Nebraska law enforcement found 146 pounds of cannabis, as well as methamphetamine, in the truck of an Indiana man during a traffic stop.
Brian E. Nixon now faces felony charges of marijuana and methamphetamine possession with intent to distribute. The 51 year old appeared in Lincoln County Court where Judge Kent Turnbull set his bail at $15,000. Nixon awaits his preliminary hearing and is currently held at Lincoln County Detention Center.
According to documents submitted to court, Nixon’s vehicle was stopped by Nebraska state troopers on Interstate 80 on suspicion the truck had a fake plate, was otherwise not properly registered or was stolen. Nixon presented his license and the correct vehicle registration papers but his behavior aroused the suspicion of the attending officer.
After Nixon granted a vehicle search, the trooper found several sealed cardboard boxes as well as a tote bag on a bed at the back of the truck. The trooper then took one of the cardboard boxes out of the truck and brought it to his vehicle. At this point, Nixon became agitated and when asked if the box contained cannabis he confirmed that it did.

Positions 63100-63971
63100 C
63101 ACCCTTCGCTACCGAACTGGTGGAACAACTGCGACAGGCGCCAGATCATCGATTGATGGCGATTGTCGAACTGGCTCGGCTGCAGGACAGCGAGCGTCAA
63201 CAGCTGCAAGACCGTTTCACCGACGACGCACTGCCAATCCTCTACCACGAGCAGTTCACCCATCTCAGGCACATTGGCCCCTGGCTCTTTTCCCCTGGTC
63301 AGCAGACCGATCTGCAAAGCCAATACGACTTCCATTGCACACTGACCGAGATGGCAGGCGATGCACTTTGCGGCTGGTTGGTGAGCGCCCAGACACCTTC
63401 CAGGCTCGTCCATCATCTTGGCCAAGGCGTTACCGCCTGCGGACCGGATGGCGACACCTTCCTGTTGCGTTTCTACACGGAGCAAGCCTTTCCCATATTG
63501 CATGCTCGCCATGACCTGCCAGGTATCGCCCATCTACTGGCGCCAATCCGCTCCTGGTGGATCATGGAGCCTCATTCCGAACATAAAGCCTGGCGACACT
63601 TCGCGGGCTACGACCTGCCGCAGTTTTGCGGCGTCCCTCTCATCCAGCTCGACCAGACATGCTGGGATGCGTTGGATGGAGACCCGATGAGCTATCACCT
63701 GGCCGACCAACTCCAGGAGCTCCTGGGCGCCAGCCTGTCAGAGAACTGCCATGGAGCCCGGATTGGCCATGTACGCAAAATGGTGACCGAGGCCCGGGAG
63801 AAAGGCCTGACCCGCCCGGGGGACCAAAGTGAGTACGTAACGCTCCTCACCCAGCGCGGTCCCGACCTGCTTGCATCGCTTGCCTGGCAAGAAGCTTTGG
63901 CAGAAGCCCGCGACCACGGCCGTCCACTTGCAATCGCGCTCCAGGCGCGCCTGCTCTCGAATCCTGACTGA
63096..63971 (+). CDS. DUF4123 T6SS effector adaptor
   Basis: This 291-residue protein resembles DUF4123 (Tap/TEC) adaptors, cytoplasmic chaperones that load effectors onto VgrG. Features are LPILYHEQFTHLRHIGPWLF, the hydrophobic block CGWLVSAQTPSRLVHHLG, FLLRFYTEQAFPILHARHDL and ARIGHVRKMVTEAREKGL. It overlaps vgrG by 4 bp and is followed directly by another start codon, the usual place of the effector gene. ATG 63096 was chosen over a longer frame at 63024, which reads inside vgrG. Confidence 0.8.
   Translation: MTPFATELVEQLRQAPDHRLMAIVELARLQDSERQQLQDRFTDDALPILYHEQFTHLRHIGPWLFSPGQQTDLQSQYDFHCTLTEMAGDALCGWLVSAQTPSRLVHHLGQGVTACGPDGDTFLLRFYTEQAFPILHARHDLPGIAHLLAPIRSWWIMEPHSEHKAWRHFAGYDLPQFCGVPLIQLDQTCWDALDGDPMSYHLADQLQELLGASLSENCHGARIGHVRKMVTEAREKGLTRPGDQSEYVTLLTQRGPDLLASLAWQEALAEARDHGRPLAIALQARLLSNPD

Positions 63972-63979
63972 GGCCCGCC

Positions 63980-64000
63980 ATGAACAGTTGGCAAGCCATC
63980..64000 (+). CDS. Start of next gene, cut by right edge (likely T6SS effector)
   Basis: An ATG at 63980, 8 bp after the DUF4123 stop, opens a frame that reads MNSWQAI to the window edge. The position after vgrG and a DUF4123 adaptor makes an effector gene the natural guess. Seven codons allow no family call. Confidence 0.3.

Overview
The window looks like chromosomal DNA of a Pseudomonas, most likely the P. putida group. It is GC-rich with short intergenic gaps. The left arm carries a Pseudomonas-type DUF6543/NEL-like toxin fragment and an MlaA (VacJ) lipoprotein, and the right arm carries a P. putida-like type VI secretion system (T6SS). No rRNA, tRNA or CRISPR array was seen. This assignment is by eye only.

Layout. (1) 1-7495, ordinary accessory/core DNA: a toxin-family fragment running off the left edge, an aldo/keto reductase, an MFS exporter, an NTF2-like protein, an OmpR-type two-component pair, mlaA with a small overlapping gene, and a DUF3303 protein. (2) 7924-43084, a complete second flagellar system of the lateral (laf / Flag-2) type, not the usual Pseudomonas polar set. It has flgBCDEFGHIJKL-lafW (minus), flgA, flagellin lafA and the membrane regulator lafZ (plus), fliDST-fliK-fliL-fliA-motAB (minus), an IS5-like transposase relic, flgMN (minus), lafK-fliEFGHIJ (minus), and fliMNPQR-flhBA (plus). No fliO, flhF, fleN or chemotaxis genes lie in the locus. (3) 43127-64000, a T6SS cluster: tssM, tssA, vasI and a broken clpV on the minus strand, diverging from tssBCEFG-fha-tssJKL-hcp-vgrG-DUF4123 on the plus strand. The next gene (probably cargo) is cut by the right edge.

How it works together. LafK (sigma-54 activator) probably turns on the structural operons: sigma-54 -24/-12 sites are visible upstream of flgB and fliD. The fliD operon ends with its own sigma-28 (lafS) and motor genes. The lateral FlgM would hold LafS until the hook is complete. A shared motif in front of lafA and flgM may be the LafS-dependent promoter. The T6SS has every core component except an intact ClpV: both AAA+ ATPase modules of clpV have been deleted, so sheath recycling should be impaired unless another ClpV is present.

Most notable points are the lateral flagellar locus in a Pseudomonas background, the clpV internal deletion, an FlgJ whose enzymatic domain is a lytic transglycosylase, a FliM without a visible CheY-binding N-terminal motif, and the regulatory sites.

Nixon then revealed he was driving from Sacramento, California, to Cincinnati, Ohio, to transport cannabis and that he was being paid $100 per pound to do so. After towing Nixon’s vehicle to the State Patrol office, a thorough search of the truck uncovered 146 sealed plastic bags containing marijuana with each package weighing one pound. Officers also found a small stash of methamphetamine and a smoking pipe which Nixon said he used in order to stay alert on the long drive.
Nebraska has some of the most strict anti-marijuana laws in the country, with even medicinal use banned aside from CBD preparations containing no more than trace amounts of THC. Further, interstate trafficking of cannabis remains a felony offense throughout the US. Ohio, meanwhile, legalized medical cannabis in 2016 but other than a few jurisdictions where cannabis is decriminalized, possession remains a criminal offense for recreational purposes. Nixon’s home state of Indiana has some of the harshest cannabis laws in the country, with any sale, possession, cultivation or distribution of the plant at any amount considered a crime, except for CBD products containing less than 0.3 percent THC.